"Today," Moussaoui said.

Spencer pressed on. He reminded him of a previous witness, Army Lt. Col. John Thurman, who had barely crawled out alive from the burning Pentagon wreckage on Sept. 11. "I was regretful that he didn't die," Moussaoui said.

Spencer asked how he felt about Navy Lt. Cmdr. Vince Tolbert, who died inside the Pentagon. "Make my day," Moussaoui said.

So you are willing to kill Americans anywhere, Spencer asked -- even in prison? "Anytime, anywhere," Moussaoui said.

And it was your choice to accept Al Qaeda leader Osama bin Laden's call to join the Sept. 11 plot?

"My pleasure," he answered.

Spencer wondered whether Moussaoui was not playing games on the witness stand. He asked whether Moussaoui had insisted on testifying -- over his lawyers' objections -- only because he knew another terrorist, Oklahoma City bomber Timothy J. McVeigh, had refused to testify in his trial and later was convicted and executed.

Moussaoui said of McVeigh: "The greatest American."

At one point, Zerkin asked Moussaoui, a French Muslim born to Moroccan parents, why he hated Americans so much. He said because the U.S. had supported Israel for more than 50 years. He also contended that the U.S. had killed 600,000 Iraqis in order to maintain a military presence in the Persian Gulf region.

He spoke of attending two radical Muslim mosques in England, but denied he was brainwashed by their fiery anti-American preaching. Rather, he said, his decision to join Al Qaeda and the Sept. 11 conspiracy was made of his own free will.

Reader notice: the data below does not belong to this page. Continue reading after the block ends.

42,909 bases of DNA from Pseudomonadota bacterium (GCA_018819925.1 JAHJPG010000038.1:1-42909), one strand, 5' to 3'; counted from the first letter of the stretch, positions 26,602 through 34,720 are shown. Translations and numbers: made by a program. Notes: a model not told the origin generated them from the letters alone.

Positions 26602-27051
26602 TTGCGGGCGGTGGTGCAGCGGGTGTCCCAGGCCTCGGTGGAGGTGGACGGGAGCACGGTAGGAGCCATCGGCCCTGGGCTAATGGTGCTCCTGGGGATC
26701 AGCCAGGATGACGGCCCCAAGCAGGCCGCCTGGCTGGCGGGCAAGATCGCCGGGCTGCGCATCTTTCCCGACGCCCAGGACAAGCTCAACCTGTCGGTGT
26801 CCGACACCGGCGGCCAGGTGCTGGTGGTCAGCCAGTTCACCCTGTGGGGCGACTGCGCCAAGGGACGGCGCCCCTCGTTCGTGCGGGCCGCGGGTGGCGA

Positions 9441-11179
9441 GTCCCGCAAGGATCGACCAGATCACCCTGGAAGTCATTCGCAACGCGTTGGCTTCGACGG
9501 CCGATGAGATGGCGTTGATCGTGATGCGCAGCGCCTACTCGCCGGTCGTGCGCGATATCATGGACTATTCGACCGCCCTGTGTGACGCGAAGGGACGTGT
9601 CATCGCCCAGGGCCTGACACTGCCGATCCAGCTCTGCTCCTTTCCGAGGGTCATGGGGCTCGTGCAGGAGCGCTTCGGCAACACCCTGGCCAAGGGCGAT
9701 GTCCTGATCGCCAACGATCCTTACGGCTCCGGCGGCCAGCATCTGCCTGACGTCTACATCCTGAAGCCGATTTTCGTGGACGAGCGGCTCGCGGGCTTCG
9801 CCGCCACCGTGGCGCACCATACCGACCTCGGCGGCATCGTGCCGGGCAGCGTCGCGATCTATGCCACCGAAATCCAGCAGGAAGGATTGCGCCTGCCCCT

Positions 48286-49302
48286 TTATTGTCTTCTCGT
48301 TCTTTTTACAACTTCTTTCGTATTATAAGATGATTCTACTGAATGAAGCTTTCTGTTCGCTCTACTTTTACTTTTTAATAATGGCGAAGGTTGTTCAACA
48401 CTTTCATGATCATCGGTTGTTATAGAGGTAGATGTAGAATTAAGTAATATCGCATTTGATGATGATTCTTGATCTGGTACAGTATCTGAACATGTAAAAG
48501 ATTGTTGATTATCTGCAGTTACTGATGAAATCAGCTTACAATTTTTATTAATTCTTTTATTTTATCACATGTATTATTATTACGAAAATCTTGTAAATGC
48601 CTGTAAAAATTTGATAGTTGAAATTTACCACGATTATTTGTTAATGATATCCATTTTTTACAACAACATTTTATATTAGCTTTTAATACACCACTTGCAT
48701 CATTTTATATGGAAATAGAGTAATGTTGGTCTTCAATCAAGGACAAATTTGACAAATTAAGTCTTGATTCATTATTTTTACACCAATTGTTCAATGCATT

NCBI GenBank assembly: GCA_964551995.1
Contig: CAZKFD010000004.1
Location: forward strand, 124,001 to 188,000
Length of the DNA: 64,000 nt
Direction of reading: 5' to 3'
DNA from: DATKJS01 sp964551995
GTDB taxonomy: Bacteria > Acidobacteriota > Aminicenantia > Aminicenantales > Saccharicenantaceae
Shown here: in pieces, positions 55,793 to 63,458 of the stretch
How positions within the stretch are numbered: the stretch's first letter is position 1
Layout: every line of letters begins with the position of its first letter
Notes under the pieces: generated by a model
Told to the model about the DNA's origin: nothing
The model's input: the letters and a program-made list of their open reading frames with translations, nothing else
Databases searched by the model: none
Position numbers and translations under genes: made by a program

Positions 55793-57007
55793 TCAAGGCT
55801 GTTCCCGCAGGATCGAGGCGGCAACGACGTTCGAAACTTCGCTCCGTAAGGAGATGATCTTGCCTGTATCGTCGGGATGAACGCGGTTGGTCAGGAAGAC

Yet he understood the repercussions.

"America wanted blood" after Sept. 11, he said. "Everybody wanted to kill me. Just as I want to kill Americans, I believe every American wants to kill me."

Turning to the jury, he added: "You don't want somebody like me out in the streets. You either want me in jail or dead."

He did not ask for leniency, nor did he dare the jurors to make him a martyr by executing him. He did, however, predict that someday a group of U.S. soldiers would be captured in Iraq and, if he was still alive, the ransom would be his freedom.

"They could save American lives by keeping me alive and using me as a bargaining chip," he said.

With Moussaoui done testifying, Judge Leonie M. Brinkema told jurors they could probably begin deliberating the sentence by the middle of next week. The trial resumes Monday.

The defense is expected to call mental health experts to testify about signs that Moussaoui suffers from schizophrenia. The defense also has subpoenaed convicted "shoe bomber" Richard Reid, who is serving a life sentence for trying to blow up an international U.S. flight over the Atlantic Ocean in December 2001. It was unclear whether Reid was likely to testify.

Moussaoui has maintained that Reid was to be part of his hijacking crew on a plane Moussaoui was to fly into the White House on Sept. 11.

On Thursday, Moussaoui said he was acquainted with Reid from a London mosque and Al Qaeda sites in Afghanistan. He smiled broadly when Reid's name was brought up.

"He was my buddy," he said.